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One of the great discoveries I made when I began to take my first theological steps was the distinction between the resuscitation of a corpse and the resurrection of the dead. There is a profound difference, in orthodox Christian thinking, between, say, the raising of Lazarus from the dead (recounted in the Gospel of John, chapter 11) and God the Father’s vindication of Jesus Christ on Easter morning. In the former instance, Lazarus was truly dead—his remaining in the tomb four days sealed that fact—and he was truly pulled from death’s blaze, like an ashen remnant lifted from amid the coals, and given a restored life. Even so, he had to die again, still subject, after his grave clothes had been removed, to the same old process of decay he had known before he heard Jesus’ summons from the tomb. But unlike Lazarus, Jesus emerged from his tomb, St. Paul tells us, never to die again: “death no longer has dominion over him” (Romans 6:9). There is, in other words, a qualitative difference, not merely a difference of degree or intensity, between the raising of Lazarus and the raising of Jesus. The former is a miracle, but it doesn’t solve the problem of death for all. The latter is an apocalyptic action of unilateral divine sovereignty, forever defeating death and ensuring its absolute eradication. As Luke Timothy Johnson has put it, “The Christian claim concerning the resurrection of Jesus is not that he picked up his old manner of life, but rather that after his death he entered into an entirely new form of existence, one in which he shared the power of God and in which he could share that power with others.”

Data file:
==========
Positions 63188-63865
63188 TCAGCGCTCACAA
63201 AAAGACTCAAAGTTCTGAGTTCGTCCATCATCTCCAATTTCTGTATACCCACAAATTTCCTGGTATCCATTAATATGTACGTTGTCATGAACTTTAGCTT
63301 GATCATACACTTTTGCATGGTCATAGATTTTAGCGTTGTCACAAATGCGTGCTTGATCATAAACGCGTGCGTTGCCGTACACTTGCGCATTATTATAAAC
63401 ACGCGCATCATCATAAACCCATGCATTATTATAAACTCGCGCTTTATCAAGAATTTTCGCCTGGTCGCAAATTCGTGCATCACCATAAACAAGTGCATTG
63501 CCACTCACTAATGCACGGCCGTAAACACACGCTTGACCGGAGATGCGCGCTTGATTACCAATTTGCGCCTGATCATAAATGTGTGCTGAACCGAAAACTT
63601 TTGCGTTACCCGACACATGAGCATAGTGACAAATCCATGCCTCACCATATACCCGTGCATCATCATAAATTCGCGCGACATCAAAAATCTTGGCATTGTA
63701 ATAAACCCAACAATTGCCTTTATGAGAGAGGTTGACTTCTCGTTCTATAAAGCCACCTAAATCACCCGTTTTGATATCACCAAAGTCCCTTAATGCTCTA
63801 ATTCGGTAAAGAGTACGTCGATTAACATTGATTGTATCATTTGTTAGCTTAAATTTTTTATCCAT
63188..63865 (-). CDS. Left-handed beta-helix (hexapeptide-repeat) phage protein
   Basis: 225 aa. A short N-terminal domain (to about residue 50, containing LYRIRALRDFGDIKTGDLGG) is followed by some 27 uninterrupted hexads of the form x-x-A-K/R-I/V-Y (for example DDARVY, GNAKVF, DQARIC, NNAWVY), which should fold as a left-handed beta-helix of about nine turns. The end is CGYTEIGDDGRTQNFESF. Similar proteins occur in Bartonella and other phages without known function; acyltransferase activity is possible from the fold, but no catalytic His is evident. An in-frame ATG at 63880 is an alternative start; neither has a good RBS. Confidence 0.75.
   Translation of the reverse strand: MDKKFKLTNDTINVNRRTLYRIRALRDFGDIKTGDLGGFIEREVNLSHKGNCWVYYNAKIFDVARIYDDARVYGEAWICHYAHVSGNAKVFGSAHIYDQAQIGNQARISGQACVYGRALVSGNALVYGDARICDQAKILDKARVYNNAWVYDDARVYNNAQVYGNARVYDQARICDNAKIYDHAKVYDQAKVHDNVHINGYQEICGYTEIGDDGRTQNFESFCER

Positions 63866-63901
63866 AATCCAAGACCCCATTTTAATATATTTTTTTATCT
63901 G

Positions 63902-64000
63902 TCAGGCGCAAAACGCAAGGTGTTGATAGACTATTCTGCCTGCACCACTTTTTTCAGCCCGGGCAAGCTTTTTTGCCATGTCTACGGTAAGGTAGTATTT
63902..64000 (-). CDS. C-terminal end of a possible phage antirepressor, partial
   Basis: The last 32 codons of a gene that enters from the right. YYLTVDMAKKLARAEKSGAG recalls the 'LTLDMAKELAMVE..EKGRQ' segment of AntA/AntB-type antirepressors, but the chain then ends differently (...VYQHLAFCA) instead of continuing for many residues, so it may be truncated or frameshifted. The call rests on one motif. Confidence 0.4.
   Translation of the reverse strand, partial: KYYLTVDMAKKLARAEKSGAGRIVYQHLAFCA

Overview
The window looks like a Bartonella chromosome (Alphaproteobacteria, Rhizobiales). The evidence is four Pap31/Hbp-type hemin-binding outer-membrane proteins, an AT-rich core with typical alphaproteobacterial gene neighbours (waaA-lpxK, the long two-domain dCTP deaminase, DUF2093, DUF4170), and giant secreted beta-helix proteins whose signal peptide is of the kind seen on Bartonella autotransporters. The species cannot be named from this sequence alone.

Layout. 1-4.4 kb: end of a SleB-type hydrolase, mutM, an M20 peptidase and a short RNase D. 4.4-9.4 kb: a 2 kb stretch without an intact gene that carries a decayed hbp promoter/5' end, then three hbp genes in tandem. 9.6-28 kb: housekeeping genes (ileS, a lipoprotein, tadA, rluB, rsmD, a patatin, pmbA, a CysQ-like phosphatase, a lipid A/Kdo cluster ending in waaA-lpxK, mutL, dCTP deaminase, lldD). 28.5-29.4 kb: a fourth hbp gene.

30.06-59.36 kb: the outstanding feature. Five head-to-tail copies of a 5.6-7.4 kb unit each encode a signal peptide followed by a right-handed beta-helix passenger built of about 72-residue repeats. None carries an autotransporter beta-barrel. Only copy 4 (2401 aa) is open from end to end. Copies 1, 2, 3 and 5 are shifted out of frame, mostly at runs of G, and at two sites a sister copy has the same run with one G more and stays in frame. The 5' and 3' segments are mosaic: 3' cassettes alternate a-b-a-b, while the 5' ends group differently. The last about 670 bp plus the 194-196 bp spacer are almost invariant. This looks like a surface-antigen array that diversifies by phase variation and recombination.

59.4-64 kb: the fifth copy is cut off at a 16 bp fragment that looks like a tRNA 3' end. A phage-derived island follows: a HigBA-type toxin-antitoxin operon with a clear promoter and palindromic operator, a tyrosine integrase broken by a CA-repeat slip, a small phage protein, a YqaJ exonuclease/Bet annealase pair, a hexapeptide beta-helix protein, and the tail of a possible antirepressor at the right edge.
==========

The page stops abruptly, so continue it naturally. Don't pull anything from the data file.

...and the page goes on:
In our time, perhaps no one has done as much to emphasize the distinction between the respective acts of resuscitation and resurrection and make that distinction understandable to a wide range of Christians than the New Testament scholar N. T. Wright. In books like The Resurrection of the Son of God and its shorter, more accessible counterpart Surprised by Hope, Wright has labored to differentiate between the miracles Jesus performs on behalf of Jairus’ daughter (Mark 5:21-43 and parallels), the widow’s son at Nain (Luke 7:11-17), and Lazarus and the unprecedented, category-breaking, boundary-transgressing action of God in raising Jesus to the new life of the age to come. Although Wright has written the definitive historical defense of the empty tomb tradition, he has also drawn attention to the fundamentally non-historical truth that the empty tomb points to. The new life that Jesus now enjoys is, in Wright’s fine coinage, “transphysical”: it is real bodily life, but at the same time, it is unlike any bodily life we now know. Jesus’ body is, precisely, the first instance of God’s eschatological renewal of all things. His resurrection is the beginning and initial example of the new creation. It is dissimilar to anything we’ve seen before—without analogy or pre-formed pattern, utterly unique in its unsurpassable theological significance.